Today, Dubai is the world's third-largest diamond trading hub. As per Rapaport data, official diamond imports to Dubai and UAE have increased from $884 million in 2004 to $5,021 million in 2013, and diamond exports from the two neighbours have shot up from $1,669 million to $7,300 million in the corresponding period. "Dubai is not a diamond polishing hub. Why is it importing or exporting as much? No one is looking into it," says Martin Rapaport, Chairman of the Rapaport Group, and founder of Rapaport Diamond Report.
Hawala transactions are even easier. The customer pays a simple fee to the Hawala agent and gets the money out to his chosen jurisdiction.
AT YOUR SERVICE
It is incredibly easy and cheap to set up a shell company abroad. It costs as less as $500. Some countries allow companies to be set up through websites. But most Indians prefer layering services to be rendered through chartered accountants, lawyers and professional services companies.
Switzerland has a host of companies that provides professional services to manage the wealth of high networth individuals across the world. Services can range from acting as professional trustees of trusts to incorporating companies and holding structures. They provide administrative services, including directors and secretaries for these companies, and that of the trusts. Other services include assistance while meeting with bankers. In some cases, the packages of services offered are transparently displayed on their websites along with the rates for each service. One such company is SwissIndependent Trustees, which claims to "deal with the formation of trusts and companies in several jurisdictions" and promises "exacting detail and meticulous execution".
Yet another company is the Portcullis Group, which "is a one-stop service provider that is secure, cost effective, confidential and internationally compliant". It offers shelf companies in British Virgin Islands, Samoa, and Seychelles. Shelf companies are legally formed firms, which are inactive but can be purchased to start a business right away.
In tax havens, professional beneficiary services is an organised industry and are bound by the laws of the land. The chances of these firms perpetuating fraud are negligible and that explains their popularity. "These companies are legal entities and are bound by professional beneficiary agreements, which act on clients' instructions and maintain 100 per cent confidentiality," says another Delhi-based corporate lawyer, who did not wish to be identified. "Since the beneficial owner of the trust is a foreigner, there is no way to know whose money is being handled."
Some banks allow 'numbered accounts', where the account holder is identified by a number rather than his name. "Blind shields are created through trusts in these jurisdictions to protect the identity of the ultimate beneficiary. The trust deed always remains a private document," the lawyer adds.
Many professional services companies also advise on converting black money to white. While the money is typically used to buy property abroad, holidaying, or on heathcare, children's education and buying jewellery, they are also routed back to India.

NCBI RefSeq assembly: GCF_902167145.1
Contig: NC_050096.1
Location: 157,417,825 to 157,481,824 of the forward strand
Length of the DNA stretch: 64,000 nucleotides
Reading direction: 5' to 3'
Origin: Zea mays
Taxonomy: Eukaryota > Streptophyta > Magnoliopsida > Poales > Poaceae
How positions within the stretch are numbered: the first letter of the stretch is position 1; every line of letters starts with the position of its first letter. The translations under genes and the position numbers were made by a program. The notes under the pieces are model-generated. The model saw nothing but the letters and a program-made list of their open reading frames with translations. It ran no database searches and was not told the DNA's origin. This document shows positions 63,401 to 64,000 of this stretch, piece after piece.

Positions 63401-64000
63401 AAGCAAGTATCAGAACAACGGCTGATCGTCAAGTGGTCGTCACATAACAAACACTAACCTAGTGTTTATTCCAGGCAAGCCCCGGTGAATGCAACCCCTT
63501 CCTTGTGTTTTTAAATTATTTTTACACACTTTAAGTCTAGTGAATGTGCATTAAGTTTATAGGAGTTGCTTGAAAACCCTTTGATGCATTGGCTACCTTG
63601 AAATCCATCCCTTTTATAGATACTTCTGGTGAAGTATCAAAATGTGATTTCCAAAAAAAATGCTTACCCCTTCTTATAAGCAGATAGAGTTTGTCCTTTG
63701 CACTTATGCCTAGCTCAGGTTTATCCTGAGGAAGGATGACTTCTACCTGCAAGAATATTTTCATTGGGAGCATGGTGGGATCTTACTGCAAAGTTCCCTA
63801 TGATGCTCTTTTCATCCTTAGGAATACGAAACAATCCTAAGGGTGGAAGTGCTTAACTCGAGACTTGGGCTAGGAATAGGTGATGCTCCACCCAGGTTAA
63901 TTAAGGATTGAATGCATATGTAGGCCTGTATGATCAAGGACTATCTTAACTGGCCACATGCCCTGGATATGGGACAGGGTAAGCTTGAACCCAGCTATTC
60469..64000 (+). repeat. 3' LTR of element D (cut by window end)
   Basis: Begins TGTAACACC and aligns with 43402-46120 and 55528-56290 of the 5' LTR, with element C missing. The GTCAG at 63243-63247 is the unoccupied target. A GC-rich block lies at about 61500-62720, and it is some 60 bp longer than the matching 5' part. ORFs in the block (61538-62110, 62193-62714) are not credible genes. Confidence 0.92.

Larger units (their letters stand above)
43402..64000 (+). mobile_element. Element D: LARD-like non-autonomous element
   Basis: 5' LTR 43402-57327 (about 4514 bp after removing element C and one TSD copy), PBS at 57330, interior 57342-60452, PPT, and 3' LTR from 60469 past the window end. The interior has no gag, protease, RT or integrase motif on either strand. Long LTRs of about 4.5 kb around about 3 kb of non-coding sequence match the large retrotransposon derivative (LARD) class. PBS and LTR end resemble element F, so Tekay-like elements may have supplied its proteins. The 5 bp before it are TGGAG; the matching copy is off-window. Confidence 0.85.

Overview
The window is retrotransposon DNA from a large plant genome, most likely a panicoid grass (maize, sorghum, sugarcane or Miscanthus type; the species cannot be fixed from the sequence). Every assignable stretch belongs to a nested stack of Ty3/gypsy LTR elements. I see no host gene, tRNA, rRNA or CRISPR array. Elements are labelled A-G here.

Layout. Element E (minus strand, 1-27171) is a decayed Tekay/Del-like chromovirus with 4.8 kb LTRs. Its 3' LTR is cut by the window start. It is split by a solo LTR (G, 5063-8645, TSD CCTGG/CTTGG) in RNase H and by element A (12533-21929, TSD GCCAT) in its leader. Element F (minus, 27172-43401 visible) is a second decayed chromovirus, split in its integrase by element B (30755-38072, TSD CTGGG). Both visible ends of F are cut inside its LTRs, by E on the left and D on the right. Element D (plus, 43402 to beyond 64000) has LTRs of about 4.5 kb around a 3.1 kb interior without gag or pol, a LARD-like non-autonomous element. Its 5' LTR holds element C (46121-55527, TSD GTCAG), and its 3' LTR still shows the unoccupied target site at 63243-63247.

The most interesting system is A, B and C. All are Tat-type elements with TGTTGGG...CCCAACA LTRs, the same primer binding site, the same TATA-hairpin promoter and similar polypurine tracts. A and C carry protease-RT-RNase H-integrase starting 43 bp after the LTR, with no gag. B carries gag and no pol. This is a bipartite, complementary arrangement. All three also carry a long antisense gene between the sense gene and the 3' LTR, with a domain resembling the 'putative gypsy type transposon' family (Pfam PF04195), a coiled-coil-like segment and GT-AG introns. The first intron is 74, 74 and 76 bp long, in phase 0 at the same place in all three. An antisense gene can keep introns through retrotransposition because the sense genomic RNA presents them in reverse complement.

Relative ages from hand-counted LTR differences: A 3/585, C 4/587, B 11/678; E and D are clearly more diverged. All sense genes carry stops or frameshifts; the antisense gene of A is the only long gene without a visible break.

The return journey of black money typically has a sequence. Money is parked in a trust-friendly jurisdiction, such as Switzerland, before it is moved to a tax-efficient country such as Cyprus, where the taxation levels are very low, or have no taxes. It is then routed to a tax-friendly country like Mauritius, before reaching the final destination in India. India has a Double Taxation Avoidance Treaty (DTAA) with Mauritius.
According to experts who track black money, foreign direct investment is the favourite tool.
"There are advantages when you bring in FDI through Mauritius. When you sell shares, you can avoid capital gains tax. And, any money that comes in as FDI is presumably clean money. This is happening now. It can happen in IT-ITES, manufacturing and even in the restaurant sectors," says Brar of KPMG.
Trade mispricing, the very tool used to siphon off money, can also play an important role in bringing money back into India. Instead of inflating invoices, a business can under-invoice and export machinery or software. But, how does one convert black into white in India? There are several options. Some are less tax efficient and may involve forgery. One can open a company to sell bags or a restaurant. The business may not take off, but the owner can still show cash sales of Rs 1 lakh to Rs 2 lakh a day. Slowly, but surely, all money would be legitimate one day!
That's a game many Indians have perfected. Law enforcement agencies will find it tough to catch up - not just because of the layering process, but also due to the number of people involved. At an estimated 56 per cent of the GDP, the black money conundrum appears systemic.
BT met a former customs commissioner, who now practices law, Krishna Pratap Singh, at a five-star hotel in New Delhi. He laid out many reasons why the law will find it difficult to catch up. It is difficult to detect over- or under-invoicing of products by Customs. It is even more difficult if it's a sale of software, which can be delivered over e-mail. "The ED is understaffed," he reveals, adding: "The veil is lifted only in cases of very intensive investigation and when the State seriously wants to act."